But even when I was freezing cold and exhausted because we’d had to get up to catch lampreys at the crack of dawn, I was never bored. Even when we spent hours in the gloomy silence before daybreak, when my fingers were ripped from hauling up soggy rope, even when the water got into my galoshes and I lost the ability to feel my toes, I learned to accept it and enjoy myself.
After all, I was trapped on the boat. I couldn’t go in early. I couldn’t cancel. All I could do was try to enjoy myself no matter what. And I found that when I freed myself from the worry, when I just accepted, yes, I would be damp and chilly and possibly in pain, and there would be long stretches of time when there would be nothing to do interspersed with frantic, lamprey-filled moments, I wasn’t afraid of them any more.
My mind would drift, thinking up story ideas, making to-do lists, or even just thinking of nothing at all. I absorbed bird calls, and even spotted seals and a single rare porpoise.
Boredom and physical discomfort lost their power over me.
Lampreys reminded me to go all in.
Seems like a complex lesson to learn from creatures which have about two brain cells to rub together, but honestly, they did.
I’d never done anything like lamprey trapping before. I’d never been out on this river. I’d never tried wrangling angry animals into or out of cages for governmental research purposes.
And even though I’d never tried it, despite never having numbered those among my skills, I was good at it. Part of the reason was because I didn’t hold back.
If it looked like a lamprey might be getting away, I would thrust both hands into the silt-laden, freezing Ouse to recapture it. If one looked like it was going to try to latch onto another in their container, I reached in and pulled it off, never pausing to think that it could easily turn to latch onto me. I couldn’t take a minute to think things through — I couldn’t hesitate. I had to act.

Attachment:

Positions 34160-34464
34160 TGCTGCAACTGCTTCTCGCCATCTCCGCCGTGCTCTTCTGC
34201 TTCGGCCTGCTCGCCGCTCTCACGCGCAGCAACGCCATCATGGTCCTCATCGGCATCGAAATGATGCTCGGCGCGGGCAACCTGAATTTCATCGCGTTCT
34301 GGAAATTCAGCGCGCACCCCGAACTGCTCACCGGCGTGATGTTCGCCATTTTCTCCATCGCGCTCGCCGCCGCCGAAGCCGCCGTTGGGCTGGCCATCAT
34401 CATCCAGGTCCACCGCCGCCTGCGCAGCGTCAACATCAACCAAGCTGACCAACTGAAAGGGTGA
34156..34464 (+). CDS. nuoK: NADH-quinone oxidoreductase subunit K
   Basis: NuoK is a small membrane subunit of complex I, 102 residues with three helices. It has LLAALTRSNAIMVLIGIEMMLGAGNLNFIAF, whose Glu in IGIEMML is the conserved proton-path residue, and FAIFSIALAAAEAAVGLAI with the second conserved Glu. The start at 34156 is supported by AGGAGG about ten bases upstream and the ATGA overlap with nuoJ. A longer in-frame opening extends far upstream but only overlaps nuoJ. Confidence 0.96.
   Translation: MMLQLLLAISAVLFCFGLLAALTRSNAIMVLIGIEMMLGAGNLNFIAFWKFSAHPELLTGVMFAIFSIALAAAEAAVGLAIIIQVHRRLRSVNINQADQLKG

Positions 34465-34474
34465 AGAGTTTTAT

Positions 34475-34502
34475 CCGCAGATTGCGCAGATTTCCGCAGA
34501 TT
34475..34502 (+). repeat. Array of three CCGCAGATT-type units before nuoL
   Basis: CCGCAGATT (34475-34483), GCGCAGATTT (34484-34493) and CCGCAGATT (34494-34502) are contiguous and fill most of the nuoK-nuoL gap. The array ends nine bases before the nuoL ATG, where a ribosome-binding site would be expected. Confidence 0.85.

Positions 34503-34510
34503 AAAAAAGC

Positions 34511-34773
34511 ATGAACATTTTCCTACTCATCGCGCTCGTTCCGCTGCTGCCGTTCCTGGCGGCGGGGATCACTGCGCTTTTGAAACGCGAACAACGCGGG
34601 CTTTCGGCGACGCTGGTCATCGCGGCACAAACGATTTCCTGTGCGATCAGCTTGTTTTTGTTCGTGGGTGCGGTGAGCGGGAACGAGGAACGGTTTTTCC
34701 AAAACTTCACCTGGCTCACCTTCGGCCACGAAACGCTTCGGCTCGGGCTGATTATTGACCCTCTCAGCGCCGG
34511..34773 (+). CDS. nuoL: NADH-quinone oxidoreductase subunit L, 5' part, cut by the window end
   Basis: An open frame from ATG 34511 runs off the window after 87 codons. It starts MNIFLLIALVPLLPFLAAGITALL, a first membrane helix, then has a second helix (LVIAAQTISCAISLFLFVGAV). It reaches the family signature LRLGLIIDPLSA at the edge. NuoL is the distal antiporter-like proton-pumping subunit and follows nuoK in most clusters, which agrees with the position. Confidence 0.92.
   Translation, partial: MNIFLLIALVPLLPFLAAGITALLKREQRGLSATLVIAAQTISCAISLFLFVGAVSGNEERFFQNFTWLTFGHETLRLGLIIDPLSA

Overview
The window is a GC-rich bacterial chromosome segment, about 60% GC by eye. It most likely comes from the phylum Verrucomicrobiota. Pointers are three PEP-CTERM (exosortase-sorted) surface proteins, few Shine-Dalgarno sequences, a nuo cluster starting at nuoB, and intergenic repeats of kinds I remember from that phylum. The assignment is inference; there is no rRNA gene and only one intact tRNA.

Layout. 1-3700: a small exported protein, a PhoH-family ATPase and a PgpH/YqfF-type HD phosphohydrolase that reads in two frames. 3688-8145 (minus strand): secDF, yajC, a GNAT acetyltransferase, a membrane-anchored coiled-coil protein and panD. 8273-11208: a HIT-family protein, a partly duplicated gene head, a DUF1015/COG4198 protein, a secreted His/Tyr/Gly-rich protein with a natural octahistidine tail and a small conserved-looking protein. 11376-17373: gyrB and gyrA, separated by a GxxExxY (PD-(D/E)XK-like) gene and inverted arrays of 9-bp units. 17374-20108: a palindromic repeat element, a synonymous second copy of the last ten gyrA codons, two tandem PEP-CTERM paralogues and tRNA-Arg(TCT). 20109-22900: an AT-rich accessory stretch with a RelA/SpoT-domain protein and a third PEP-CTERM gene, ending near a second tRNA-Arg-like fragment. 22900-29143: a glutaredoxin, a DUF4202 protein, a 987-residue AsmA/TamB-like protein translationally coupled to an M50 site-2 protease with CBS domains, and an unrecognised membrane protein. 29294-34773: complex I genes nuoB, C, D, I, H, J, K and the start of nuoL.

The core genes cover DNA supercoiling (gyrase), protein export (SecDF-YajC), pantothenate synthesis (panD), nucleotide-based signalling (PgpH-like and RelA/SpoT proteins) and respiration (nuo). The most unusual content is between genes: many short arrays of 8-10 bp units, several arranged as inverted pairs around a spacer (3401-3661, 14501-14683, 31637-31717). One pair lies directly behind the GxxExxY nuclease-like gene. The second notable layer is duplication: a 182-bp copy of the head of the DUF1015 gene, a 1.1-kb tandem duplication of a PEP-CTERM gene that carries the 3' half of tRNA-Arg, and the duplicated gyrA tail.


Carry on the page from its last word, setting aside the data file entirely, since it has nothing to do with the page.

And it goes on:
Success comes to those who reach out and take it. In this case, success was grabbing a lamprey before it got away from me. But I still took the lesson to heart. I’m a perfectionist, prone to over-thinking, procrastinating and doubting myself. With lampreys, there wasn’t time or space for any of that.
Finally, they made me remember my muddier roots.
If you were to look at me from afar, you’d peg me as what the kids used to call a girly-girl. I trend towards the whimsical both in style and attitude. I like pink. I’m a big fan of ribbons and shiny things.
This wasn’t always the case — when I was younger, I dug my bare feet into the mud, I was unafraid of grass stains, and I could outrun anyone. I’d mostly forgotten that, over the years — at some point I’d decided the world valued me more if I looked pretty. I let boys do the heavy lifting because they liked me more when I did.
And as it turns out, on a mucky, wet, cold boat, there’s not much use for pretty. There is, however, use for hauling up heavy, water-logged cages filled with pounds of writhing masses of furious, slimy flesh.
There’s use for holding onto the angry ropes of muscle, for shoving them into their containers with no hesitation. There’s use for plunging your hand into murky water to grab something that’s a blood-sucking nightmare, and holding on tight enough that it can’t escape you.
If that had been on the job description, I would not have applied. However, in the thick of it, face splattered with mud and lamprey slime, fingers numb from the cold, death-worm tightly clutched in my hands… I loved it.
It reminded me that not so long ago, I wasn’t afraid to throw myself in headfirst, unafraid of consequences. It reminded me that there’s value in doing things without worrying about how I looked, which for me was a huge leap. Those lampreys, powerful and intimidating though they were, were less powerful and intimidating than me.
It was good to be reminded.